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14th June 2018
A major characteristic of Hartleys Ilkley Sale on June 13th was the residual contents of West Bretton Lodge, Wakefield. Whilst it provided 126 lots or one fifth of this relatively small sale of 624 lots it accounted for over a third of the four figure prices achieved. As would be expected in a residual clearance this was more or less entirely centred round pictures and furniture.
One of these lots with the second best price in the sale was a classic Edwardian satinwood inlaid Carlton House desk which doubled its upper estimate at £6000. Also from Wakefield were a Victorian mahogany and inlaid serpentine chest of four long drawers selling for £1300, a 20th century Georgian style dining suite including sideboard, serving table and eight chairs £1200, an Adam style mahogany writing desk (c.1900) £1450, a Georgian style mahogany kneehole desk (late 19th century) £1300, a beautifully narrow inlaid mahogany two stage bookcase £1150, and a painted and parcel gilt pier glass selling for a nearly four times top estimate of £2200.
There were other furniture items of interest including one in the “I never thought I’d see the day” category. This was a 1970’s radiogram, but not just any radiogram. A very “retro” rosewood case housed the main value of the lot a Leak Varislope stereogram with Thorens turntable and the whole sold well at £700. Other items included a three piece Arts and Crafts oak bedroom suite, each piece surmounted by a stepped “roof”, which found £2200, and an 18th century ash and elm stick back Windsor chair sold at £1200.
The clock section had three four figure prices all from Wakefield. These comprised a French brass cased carriage clock in ornate case £1100, a mid 18th century ebonised bracket clock by Pike, London, at £2300, and finally a very slender mahogany grandmother clock by Hampton, London, selling for £1150.
Also at this end of the sale was featured a section of garden and architectural items, the norm for this time of year comprising a wide variety of troughs, pots, seats, gates, and the like while most prices in this 75 lot section were relatively modest, they included a pair of galvanised iron greenhouse stands £950, a very stylish Arts and Crafts style stone owl £1050, and best of all a Victorian backless sandstone bench with carved and inscribed ends selling for £3400.
Within the picture sections Wakefield boasted four notable prices, three of which were old gilt framed portraits. A 17th century English School “Portrait of a Lady” reached £2500, a pair of Mr & Mrs Edward Lloyd by Charles Allen Duval, mid 19th century, found £1300, and a Circle of Godfrey Kneller portrait of the 1st Duke of Berwick, c.1700, sold for £1500. Another item from this source was a typical offering of William Mellor “Landscape with Cattle Watering”, selling for £1550. Three Mellors from other sources, all very much typical of his oeuvre sold for between £1250 and £1550.
Other pictures included an oil study of sheep and cattle in a Springtime orchard by William Sydney Cooper, £1600, “Snipe”, an oil by Fred Cuming £1250, and another oil “Bavarian Glass Vase”by Judith Cain £1800. A small collection of twelve works by Leeds artist Philip Naviasky included a charming portrait of a young girl selling for £950. The major fire power was reserved for the best price in the sale, an oil “Industrial Town in the Snow” by Harrogate painter Brian Shields “Braaq”, selling at £6600.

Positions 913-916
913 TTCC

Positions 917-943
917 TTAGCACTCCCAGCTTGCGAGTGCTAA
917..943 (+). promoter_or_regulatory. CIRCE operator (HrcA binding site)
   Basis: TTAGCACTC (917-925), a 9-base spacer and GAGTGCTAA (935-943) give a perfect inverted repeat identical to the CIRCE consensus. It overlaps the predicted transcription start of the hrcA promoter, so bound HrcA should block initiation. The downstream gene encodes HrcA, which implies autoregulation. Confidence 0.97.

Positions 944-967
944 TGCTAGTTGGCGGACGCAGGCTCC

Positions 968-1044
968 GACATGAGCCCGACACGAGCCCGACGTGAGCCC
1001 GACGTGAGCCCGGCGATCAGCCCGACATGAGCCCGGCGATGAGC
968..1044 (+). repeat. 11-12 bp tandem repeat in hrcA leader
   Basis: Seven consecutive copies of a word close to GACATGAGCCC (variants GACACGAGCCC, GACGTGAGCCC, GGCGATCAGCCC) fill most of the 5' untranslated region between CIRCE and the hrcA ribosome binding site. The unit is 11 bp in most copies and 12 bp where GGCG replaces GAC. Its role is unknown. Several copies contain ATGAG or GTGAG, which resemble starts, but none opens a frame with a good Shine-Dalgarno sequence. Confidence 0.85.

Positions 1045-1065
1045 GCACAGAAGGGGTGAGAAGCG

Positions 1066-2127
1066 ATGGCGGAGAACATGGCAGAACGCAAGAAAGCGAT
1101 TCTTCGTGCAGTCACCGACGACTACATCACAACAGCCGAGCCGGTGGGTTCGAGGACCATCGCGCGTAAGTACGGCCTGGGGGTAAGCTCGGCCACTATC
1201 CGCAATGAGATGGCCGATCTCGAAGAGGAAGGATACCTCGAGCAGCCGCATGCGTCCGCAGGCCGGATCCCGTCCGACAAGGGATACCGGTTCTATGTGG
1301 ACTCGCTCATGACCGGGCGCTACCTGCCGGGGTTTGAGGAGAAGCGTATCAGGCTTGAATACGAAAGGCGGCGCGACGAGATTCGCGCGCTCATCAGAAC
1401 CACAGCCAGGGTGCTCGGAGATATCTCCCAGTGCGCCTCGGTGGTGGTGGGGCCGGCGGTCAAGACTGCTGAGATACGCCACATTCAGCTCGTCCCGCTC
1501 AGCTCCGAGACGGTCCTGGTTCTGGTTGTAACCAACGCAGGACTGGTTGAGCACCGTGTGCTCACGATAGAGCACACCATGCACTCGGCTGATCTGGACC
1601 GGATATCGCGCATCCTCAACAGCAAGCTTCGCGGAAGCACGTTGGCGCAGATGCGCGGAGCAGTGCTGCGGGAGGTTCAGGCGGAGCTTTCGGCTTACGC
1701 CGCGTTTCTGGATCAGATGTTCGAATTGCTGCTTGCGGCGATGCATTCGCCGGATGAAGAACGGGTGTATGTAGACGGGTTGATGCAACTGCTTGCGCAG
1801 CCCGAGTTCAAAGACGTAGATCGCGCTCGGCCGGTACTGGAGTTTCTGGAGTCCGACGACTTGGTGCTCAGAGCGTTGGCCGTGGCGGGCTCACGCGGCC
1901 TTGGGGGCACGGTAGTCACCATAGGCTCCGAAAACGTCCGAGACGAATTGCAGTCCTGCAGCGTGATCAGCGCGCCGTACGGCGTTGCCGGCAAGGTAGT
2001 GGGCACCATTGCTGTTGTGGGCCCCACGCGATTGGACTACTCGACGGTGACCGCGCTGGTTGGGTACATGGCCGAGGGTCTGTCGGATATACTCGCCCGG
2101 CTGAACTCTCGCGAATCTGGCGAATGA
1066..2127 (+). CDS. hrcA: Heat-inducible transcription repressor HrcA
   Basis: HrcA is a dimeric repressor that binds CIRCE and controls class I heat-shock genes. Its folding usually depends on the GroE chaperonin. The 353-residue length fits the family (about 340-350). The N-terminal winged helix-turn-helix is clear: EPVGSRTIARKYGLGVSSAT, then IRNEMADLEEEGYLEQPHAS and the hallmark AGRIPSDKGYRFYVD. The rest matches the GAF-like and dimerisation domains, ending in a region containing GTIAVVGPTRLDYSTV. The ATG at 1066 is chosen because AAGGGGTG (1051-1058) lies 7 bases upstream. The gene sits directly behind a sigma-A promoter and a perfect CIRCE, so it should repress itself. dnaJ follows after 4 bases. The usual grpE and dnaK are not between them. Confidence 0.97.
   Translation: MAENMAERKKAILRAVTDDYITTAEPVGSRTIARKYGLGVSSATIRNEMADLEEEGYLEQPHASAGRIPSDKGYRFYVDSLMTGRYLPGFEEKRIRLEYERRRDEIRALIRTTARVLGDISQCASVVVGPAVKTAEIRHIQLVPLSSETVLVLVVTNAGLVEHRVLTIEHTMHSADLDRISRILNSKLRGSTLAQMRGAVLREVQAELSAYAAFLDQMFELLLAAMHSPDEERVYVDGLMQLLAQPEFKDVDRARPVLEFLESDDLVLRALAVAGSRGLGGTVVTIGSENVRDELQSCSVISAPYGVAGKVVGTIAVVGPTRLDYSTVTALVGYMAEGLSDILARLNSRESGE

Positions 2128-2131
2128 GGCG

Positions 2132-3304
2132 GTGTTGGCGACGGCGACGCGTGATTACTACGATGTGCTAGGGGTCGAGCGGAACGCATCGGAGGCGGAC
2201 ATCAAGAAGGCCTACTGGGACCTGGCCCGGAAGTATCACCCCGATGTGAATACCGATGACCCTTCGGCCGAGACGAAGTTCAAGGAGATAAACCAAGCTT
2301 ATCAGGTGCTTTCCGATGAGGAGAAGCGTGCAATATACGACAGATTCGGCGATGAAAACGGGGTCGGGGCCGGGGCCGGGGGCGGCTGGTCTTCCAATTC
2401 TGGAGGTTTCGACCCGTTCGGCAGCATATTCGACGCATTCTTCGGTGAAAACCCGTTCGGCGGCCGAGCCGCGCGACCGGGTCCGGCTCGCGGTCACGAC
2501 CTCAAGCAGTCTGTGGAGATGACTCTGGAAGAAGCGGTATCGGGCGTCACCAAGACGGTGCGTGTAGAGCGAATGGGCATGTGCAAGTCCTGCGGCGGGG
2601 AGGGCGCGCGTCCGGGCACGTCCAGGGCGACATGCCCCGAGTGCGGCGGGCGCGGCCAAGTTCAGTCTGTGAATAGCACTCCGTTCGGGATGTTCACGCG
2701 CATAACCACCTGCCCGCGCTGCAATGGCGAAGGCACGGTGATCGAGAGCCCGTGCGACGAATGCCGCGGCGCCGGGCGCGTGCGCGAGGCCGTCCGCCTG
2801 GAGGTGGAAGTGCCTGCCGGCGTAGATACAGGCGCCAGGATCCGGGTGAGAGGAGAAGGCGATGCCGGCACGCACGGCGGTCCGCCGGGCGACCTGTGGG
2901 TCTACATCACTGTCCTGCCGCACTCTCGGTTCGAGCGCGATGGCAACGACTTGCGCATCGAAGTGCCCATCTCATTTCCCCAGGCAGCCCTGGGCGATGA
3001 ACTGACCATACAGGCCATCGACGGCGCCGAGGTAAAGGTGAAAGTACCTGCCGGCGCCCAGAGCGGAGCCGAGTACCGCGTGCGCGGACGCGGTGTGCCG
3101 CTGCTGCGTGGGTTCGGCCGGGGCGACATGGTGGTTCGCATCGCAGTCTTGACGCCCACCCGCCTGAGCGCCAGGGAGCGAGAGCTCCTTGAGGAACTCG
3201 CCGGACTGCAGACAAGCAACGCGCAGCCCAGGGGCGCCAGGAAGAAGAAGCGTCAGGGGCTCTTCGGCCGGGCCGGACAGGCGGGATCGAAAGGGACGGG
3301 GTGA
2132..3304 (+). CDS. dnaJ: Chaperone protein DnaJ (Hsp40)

The morning sale was devoted to small items in their various categories, starting with the ceramics and glass. This section came out running with Lot 3, a pair of stylish Royal Worcester vases dated 1957 selling for £1000, and Lot 4 a Royal Worcester vase and cover painted with swans by Charles Baldwyn £1950. A Royal Worcester pot pourri painted with Highland Cattle by John Stinton found £1950, and a Lalique pale glass plaffonier or ceiling bowl in “Coquilles” pattern doubled its upper estimate at £1000.
Moving to the silver, a Chinese or Cantonese mug, dated 1861, chased and embossed with a busy river scene, sold well at 1900, and a set of twelve George III Scottish tablespoons c.1770 reached £1000.
The watch section was larger than usual with a wide variety of items, the two most notable being a gents Rolex 9ct gold wristwatch bought in 1974 which found £1050, and a lady’s Omega 18ct gold wristwatch, the dial and border set with small diamonds which went to a mid estimate £1250.
Jewellery was the usual picture of items selling well or not at all, with a higher buy-in rate overall. The most decorative and eye catching lot was a pair of Russian silver gilt and blue enamelled cufflinks set with a Romanov crown set in diamonds which sold well at £3000. Another pair of diamond set cufflinks reached £1500, a Signoretti quadruple link 18ct gold bracelet sold for £1300, and another formed with three strands topped it at £1650.
The section finished with a classical solitaire diamond ring of 2.02 carats on a plain platinum shank which went to a mid estimate of £3600.
Finally the works of art were split up to include stringed instruments and cameras and the latter produced the better prices. They included a Leica R4 camera with lenses and accessories £900, two Leitz Wetzler Summilux-R lenses at £1400, and two other Leitz lenses with a Contax 137 camera selling for £1900.